Dissertation/Thesis Abstract

Growing Preservice Teacher Practice: An Explanatory Study into Why Preservice Teachers Enact Discourse Moves
by Johanson, Jo'el K., Ph.D., Northern Arizona University, 2019, 202; 27669902
Abstract (Summary)

This qualitative explanatory case study explores why mathematics and science preservice teachers implement discourse moves during instruction. The study investigates which, if any, discourse moves are implemented during practicum teaching experiences and the evidence patterns and triggers preservice provide within and across various instructional contexts. This study included 12 mathematics and science preservice teachers that were enrolled in an educational theory and practice focused undergraduate course. The course content was guided by an analytical framework that synthesized current mathematics and science teacher education research, including the Association of Mathematics Teachers’ Standards for Mathematics Teacher Preparation and Ambitious Teaching. The framework created a conceptual lens that guided all coursework and interactions. During the course, preservice teachers experience two professional learning cycles (PLC) based on the implementation strategy, discourse moves. During each interaction structure of both PLCs, preservice teachers investigated, enacted, and analyzed their teaching based on discourse moves. Data was collected during each analysis interaction structure. The data provided preservice teachers’ verbal and written reflections on why they chose to utilize discourse moves in an authentic setting. The Framework Method was used to analyze data. This systematic analysis allowed for indexing and sorting of common ideas through a case and theme-based approach. The orderly structure of the Framework Method created an iterative process of visiting and revisiting preservice teachers’ reflections through the analysis. Data analysis indicated that preservice teachers implemented discourse moves during their teaching experience. In reflection, they also accurately noticed and labeled discourse moves after viewing their teaching videos. Additionally, preservice teachers acknowledged the importance of student ideas and the verbalization of those ideas when teaching. Evidence patterns supported students engaged in discourse moves to interact with K-12 student ideas. Overall, the professional learning cycle showed how examining discourse moves through an analytical framework can contribute to the understanding of how mathematics and science preservice teachers learn to teach. Furthermore, this study’s findings suggest directions and ideas for future research into teacher education, as well as, why preservice teachers transform their teaching to encompass reform-oriented practices.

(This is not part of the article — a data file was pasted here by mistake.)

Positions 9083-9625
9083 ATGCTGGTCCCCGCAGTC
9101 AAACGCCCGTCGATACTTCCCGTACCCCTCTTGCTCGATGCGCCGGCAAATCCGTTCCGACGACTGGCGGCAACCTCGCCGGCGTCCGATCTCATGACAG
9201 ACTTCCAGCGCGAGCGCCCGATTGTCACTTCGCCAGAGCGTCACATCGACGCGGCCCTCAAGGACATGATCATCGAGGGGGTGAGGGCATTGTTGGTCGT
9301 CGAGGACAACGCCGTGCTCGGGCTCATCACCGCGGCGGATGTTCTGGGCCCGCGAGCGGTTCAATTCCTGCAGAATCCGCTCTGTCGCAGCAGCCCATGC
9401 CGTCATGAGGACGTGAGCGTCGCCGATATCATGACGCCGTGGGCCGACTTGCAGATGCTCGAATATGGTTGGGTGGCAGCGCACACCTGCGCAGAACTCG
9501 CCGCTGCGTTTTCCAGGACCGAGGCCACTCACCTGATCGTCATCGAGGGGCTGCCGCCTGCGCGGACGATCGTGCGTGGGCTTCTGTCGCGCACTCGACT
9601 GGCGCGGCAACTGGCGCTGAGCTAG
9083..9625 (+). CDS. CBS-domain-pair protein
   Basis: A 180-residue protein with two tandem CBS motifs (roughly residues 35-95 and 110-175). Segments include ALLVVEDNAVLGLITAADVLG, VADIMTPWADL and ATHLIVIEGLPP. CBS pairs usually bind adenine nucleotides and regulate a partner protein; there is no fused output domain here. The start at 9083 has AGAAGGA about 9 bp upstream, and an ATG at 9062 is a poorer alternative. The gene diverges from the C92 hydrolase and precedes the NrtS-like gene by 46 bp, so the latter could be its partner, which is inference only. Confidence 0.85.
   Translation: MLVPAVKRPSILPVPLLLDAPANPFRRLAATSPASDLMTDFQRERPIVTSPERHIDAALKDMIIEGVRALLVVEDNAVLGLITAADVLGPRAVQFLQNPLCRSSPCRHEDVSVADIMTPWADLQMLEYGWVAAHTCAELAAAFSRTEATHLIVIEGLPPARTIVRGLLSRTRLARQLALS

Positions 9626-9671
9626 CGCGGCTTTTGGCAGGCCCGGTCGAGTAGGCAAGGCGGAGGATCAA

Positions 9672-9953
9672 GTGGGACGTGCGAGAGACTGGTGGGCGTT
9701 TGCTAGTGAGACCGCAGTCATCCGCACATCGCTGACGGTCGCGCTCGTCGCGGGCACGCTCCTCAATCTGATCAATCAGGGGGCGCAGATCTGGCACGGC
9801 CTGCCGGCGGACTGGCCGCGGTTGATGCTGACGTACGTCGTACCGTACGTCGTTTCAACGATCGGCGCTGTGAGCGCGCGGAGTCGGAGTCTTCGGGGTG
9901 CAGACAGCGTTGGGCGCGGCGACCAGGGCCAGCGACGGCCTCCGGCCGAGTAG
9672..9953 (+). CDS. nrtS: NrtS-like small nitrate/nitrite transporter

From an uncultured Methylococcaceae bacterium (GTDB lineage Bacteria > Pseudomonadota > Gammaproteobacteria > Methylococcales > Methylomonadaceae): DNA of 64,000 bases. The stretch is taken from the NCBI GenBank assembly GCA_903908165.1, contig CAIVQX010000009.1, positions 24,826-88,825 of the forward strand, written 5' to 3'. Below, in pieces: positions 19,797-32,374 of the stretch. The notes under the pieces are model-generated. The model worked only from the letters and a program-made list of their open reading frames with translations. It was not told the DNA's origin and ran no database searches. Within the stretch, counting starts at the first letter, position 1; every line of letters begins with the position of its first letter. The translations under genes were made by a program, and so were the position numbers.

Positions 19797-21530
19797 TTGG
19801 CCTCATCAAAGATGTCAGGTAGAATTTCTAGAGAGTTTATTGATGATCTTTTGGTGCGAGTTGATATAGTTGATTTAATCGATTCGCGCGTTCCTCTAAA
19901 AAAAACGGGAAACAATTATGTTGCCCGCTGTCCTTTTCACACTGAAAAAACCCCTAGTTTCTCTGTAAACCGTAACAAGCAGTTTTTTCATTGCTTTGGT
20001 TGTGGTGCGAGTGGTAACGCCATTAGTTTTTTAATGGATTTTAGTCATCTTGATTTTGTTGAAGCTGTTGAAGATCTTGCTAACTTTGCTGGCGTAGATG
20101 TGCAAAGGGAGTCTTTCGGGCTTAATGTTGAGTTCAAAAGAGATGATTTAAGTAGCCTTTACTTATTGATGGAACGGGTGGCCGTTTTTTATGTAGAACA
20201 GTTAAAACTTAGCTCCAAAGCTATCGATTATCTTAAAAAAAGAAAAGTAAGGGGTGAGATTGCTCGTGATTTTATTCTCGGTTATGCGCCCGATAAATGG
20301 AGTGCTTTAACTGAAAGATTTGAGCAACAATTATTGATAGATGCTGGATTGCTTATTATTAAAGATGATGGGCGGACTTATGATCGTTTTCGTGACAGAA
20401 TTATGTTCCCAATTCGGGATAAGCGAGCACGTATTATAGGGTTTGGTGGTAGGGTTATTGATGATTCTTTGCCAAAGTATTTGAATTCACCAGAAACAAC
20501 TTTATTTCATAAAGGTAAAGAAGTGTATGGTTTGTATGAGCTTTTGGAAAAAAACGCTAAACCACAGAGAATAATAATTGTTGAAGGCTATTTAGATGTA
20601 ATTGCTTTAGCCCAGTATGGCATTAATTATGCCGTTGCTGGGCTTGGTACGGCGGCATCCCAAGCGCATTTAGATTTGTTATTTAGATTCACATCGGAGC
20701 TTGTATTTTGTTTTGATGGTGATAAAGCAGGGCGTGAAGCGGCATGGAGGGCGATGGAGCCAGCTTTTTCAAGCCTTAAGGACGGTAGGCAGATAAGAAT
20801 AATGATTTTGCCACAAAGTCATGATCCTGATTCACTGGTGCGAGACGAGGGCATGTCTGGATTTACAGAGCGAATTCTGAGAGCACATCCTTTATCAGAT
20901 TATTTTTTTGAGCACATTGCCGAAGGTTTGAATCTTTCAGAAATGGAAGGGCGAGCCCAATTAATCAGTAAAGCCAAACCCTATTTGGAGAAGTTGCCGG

Indexing (document details)
Advisor: Ross, Vicki
Commitee: Guerrero, Shannon, Horn, Patty, Persinger, Lisa L.
School: Northern Arizona University
Department: Teaching and Learning
School Location: United States -- Arizona
Source: DAI-A 81/7(E), Dissertation Abstracts International
Subjects: Teacher education
Keywords: Ambitious teaching, Discourse moves, Professional learning cycle, Teacher preparation, Teaching reform, The Framework Method
Publication Number: 27669902
ISBN: 9781392563748
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